Science has not proven a link between thimerosol and autism. Science has not proven a link between genetics and autism. Science has not proven a link between other environmental stimulus and autism. Science has not studied the combination of all of these and autism. That is all science HAS done. To date, nothing has been proven.

“If those people want to take that risk for their own children, they are foolish. If they want to take it for our entire "herd," they should be branded criminals.”

According to a July article in the WSJ, only 2.1% of all citizens ages 18-45 are immune to diphtheria, tetanus, and pertussis. Only 30% of the total population was vaccinated for influenza last season. That same year the vaccine was only 40% effective, so only 12% of the population was actually covered by the vaccine. You have just made 97% of all citizens aged 18-45 and 70% of all other age groups (totaling 248 million US citizens) criminals. Do you think we have enough jails for all of them?

“He used a sales pitch that was partly altruistic. "Our slogan is: 'Do it for the herd.' Do it for yourself, but also get the herd immunity so that you keep it from spreading in your community," Ehlinger says.”

Tell Ehlinger that he is clueless. Herd immunity has never been achieved for influenza, EVER! Given current efficiencies like last years, even if every single US citizen was given the vaccine, “herd” immunity would not have been achieved.

“Ehlinger figures this fall's University of Minnesota flu vaccination campaign will prevent something like 5,000 days of illness on campus this flu season. That's nearly 14 years' worth of sick days.”

Ehlinger is digging where only a proctologist would go for those numbers.

Posted by: | December 29, 2008 12:47 PM | Report abuse

MeinDC2 - You're right, I made it too "black and white." I would say, however, that most if not all anti-vaccine and vaccine-wary people (delayers for example) would say that they have a high distrust of pharma companies and other money-makers because of the conflicts of interest. And yet, every single article that is takes a pro-vaccine stance (like all of the ones that have been in the WP recently) have quoted Dr. Offit. It seems like every single one relies solely on quotes from Dr. Offit. The Dr. Offit who is yes, the Director of Vaccine education, but also the same Dr. Offit who holds a patent for the rotovirus vaccine, if I'm not mistaken. That part is rarely mentioned, incidentally. What I'm saying is that it just fuels the fire to repeatedly use Dr. Offit and to repeatedly NOT discuss his potential conflicts of interest. Isn't there anyone else that wants to stand up and speak out against people who don't vaccinate? Surely there must be someone who doesn't have conflicts of interest, and then I think that would make for a better argument.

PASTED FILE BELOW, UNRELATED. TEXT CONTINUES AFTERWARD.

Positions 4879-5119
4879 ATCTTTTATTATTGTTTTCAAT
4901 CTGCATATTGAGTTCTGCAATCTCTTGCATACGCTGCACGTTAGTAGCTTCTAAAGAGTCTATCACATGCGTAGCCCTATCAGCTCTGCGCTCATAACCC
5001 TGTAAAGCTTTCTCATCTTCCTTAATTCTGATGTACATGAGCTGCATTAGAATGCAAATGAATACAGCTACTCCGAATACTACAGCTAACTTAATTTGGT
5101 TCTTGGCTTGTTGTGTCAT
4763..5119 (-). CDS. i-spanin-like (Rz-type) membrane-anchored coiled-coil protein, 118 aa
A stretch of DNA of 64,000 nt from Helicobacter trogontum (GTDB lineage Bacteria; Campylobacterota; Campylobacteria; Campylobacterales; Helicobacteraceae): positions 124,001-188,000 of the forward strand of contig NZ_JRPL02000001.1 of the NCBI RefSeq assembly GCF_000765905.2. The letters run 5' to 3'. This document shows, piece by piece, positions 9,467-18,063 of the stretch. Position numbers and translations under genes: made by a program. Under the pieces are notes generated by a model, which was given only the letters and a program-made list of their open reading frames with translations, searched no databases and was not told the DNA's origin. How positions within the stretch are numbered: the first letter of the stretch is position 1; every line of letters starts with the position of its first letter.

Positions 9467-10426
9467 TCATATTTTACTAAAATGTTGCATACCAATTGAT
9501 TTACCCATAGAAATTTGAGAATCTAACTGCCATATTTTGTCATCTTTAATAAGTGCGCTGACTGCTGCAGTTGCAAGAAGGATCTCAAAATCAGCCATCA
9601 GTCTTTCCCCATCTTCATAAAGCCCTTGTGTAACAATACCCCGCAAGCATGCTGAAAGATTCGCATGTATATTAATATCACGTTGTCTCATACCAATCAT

Posted by: DCResident00 | December 29, 2008 1:11 PM | Report abuse

Just saw on the Dr. Offit article linked to in this blog post that Dr. Offit is "the coinventor of and co-patent holder for RotaTeq." I'm glad it at least says that in the article.

Posted by: DCResident00 | December 29, 2008 1:35 PM | Report abuse

My daughter had pertussis last spring (even though she was completely up to date on all of her vaccines). Nearly 20 children in her elementary school caught it and had confirmed cases. There were most likely more cases but many children were not tested. It was a public health nightmare, starting with the unvaccinated child who first had it (with a religious exemption, the only kind allowed in NY, but the family is Catholic, as are we, and I'm hopping mad about their selfishness).

The pediatrician refused TWICE to test for pertussis, despite the outbreak and despite the repeated calls from the County health nurse's office. I finally took my daughter to the ER, and was told there, that most likely she did NOT have pertussis. (She did after all, and my insurance picked up the $2000 tab).

Many people are living in a state of denial. Pertussis in an otherwise healthy 10 year old is not that horrible, although it sounds horrible and scares the parents. The problem is, that a friend of ours had a newborn baby at this time, and my daughter visited with her briefly. That was very scary, but thankfully, the baby was fine.

Posted by: readerny | December 29, 2008 1:46 PM | Report abuse


A valid point. However, it's pretty hard to find well-qualified experts in any field who don't have SOME link to pharmaceutical companies. That's because research relies on dollars, and when funding is tight (like it is now), researchers will go elsewhere for those resources. Even when funding is plentiful, researchers will pad their coffers (you can always buy that extra piece of equipment, hire another technician, etc.) The exception is govt. scientists, who are restricted in terms of collaborative ties with industry. [Full disclaimer: I am a govt. scientist, so I have some expertise here, though not in vaccine research.]

In the end, you have to evaluate the quality of the research data. It can't just be assumed that because one has their research funded, in whole or in part, by Big Pharma, then all of the research is suspect. Just because Offit has profited from the roto vaccine doesn't make his motives less scientifically/clinically driven. Ask any parent who's kid has had rotovirus---a vaccine is a godsend.